Tag: proof-of-concept

Company News: InDex Pharmaceuticals announces results from COLLECT, a clinical trial of Kappaproct® in the treatment of moderate to severe Ulcerative Colitis

InDex Pharmaceuticals today reported top-line results from the double blind, placebo-controlled clinical study COLLECT. The aim of the COLLECT study was to investigate the therapeutic potential of the Toll-like receptor 9 agonist Kappaproct as an add-on therapy for patients with moderate to severe, chronic active Ulcerative Colitis.

Patients treated with Kappaproct showed statistically significant improvement on symptomatic remission (blood in stool, number of stools), registration remission (clinical remission with concurrent endoscopic remission) and the rate of colectomy. The rate of clinical remission (Rachmilewitz Index) was high in both the Kappaproct and the control group and no statistically significant difference was observed on this measure. Kappaproct was well tolerated and no safety signals compared to the standard of care treatment group were evident.

In the COLLECT study, 131 patients with moderate to severe Ulcerative Colitis with inadequate response to conventional therapy received either Kappaproct or placebo as an add-on to conventional treatment. Concominant use of TNF-α inhibitors was excluded. The study was conducted at 40 sites in seven European countries.

Kappaproct was administrated as two single rectal doses, given at week 0 and week 4. The primary endpoint was clinical remission (Rachmilewitz/CAI score of ≤4) measured at week 12. There was an unexpectedly high remission rate in the control group and there was no statistically significant difference observed on this measure. Statistically significant effects were demonstrated on the secondary endpoints symptomatic remission (blood in stool = none, number of stools weekly <35) at week 4 and 8, on registration remission (Rachmilewitz/CAI score of ≤4, plus an endoscopic Mayo score of 0 or 1) at week 4 as well as on the rate of colectomy at week 22. The patients were followed for one year from the first dose to evaluate long-term efficacy and safety. More information about the study can be found on clinicaltrials.gov.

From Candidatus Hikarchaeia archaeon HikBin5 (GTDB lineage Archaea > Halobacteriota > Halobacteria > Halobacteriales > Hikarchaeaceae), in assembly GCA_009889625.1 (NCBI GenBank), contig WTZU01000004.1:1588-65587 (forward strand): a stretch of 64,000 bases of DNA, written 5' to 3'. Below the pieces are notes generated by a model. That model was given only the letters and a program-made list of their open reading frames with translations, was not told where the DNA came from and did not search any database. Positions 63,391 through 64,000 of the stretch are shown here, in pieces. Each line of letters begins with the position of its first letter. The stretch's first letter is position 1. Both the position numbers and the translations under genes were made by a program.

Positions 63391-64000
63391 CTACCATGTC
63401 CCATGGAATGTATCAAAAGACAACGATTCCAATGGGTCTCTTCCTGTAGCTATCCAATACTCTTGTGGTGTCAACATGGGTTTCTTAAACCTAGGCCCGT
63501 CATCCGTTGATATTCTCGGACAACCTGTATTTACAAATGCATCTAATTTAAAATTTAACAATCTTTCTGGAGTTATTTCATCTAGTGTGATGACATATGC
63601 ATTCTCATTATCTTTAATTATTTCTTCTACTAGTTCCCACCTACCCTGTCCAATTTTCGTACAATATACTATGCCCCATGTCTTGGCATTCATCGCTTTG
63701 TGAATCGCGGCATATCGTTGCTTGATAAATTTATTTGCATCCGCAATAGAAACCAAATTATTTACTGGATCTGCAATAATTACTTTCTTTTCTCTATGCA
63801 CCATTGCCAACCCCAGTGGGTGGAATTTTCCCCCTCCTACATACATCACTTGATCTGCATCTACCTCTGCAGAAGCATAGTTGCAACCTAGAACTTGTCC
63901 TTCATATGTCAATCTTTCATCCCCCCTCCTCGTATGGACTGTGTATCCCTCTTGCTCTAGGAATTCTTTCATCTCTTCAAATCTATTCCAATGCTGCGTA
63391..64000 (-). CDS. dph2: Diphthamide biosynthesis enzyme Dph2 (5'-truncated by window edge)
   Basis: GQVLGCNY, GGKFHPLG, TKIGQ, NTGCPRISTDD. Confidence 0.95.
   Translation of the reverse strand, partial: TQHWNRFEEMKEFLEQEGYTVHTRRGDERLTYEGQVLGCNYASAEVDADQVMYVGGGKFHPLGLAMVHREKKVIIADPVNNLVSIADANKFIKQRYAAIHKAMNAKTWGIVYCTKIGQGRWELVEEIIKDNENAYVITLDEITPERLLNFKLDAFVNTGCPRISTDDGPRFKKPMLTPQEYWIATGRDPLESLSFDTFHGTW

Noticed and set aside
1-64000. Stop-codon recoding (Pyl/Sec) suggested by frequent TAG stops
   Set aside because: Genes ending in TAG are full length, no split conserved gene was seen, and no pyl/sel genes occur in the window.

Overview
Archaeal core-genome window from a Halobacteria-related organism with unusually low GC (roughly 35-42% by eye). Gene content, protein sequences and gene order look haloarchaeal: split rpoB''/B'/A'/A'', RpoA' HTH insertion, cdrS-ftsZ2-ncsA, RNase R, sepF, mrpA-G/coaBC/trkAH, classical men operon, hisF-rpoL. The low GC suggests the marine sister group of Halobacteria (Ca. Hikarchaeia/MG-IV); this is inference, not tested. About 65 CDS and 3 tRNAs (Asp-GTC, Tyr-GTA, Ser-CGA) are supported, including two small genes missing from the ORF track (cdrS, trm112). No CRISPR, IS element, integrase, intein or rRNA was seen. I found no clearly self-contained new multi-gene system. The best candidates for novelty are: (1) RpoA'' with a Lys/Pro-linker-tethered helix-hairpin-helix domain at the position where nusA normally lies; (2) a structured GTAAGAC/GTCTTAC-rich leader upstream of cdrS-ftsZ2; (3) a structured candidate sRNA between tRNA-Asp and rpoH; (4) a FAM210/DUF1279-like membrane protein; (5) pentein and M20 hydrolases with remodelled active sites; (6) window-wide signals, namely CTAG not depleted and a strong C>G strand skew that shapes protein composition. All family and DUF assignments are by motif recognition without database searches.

Company News: BRAIN Publication Demonstrates Significantly Improved Therapeutic Window of Deep Brain Stimulation Using directSTIM™ Directional Electrode

– Study confirms proof-of-concept for innovative DBS lead developed by Aleva Neurotherapeutics

Aleva Neurotherapeutics, a company developing next-generation implants for Deep Brain Stimulation (DBS) in major neurological indications such as Parkinson´s disease, today announced the publication of the results of an intraoperative study with its novel directSTIM™ directional lead. Data were published in the peer-reviewed journal Brain – A Journal of Neurology.*

The data presented in Brain are based on 11 patients with Parkinson´s Disease and 2 patients with essential tremor. In the study, clinical investigators assessed the intraoperative clinical effect of directional stimulation using Aleva’s directSTIM™ lead. This device features two rings consisting of three independent electrodes each. The angular position of the electrodes allows stimulation at 0°, 120° and 240° directions Directional stimulation was tested at the target determined for the permanent lead. The clinical investigators compared the therapeutic window (defined as the electrical current at which side-effects occur minus the current at which a significant therapeutic effect is observed) of directional and classical stimulation. Compared to omnidirectional stimulation, the therapeutic window in the best direction was 41% wider. Furthermore, the current threshold producing meaningful therapeutic effects in the best direction was 43% lower than in omnidirectional stimulation. No complication was observed due to the insertion and removal of the directional lead or during testing.

* Reference:

Pollo C, Kaelin-Lang A, Oertel MF, Stieglitz L, Taub E, Fuhr P, Lozano AM, Raabe A, Schüpbach M – Directional deep brain stimulation: an intraoperative double-blind pilot study. Brain 2014; doi:10.1093/brain/awu102.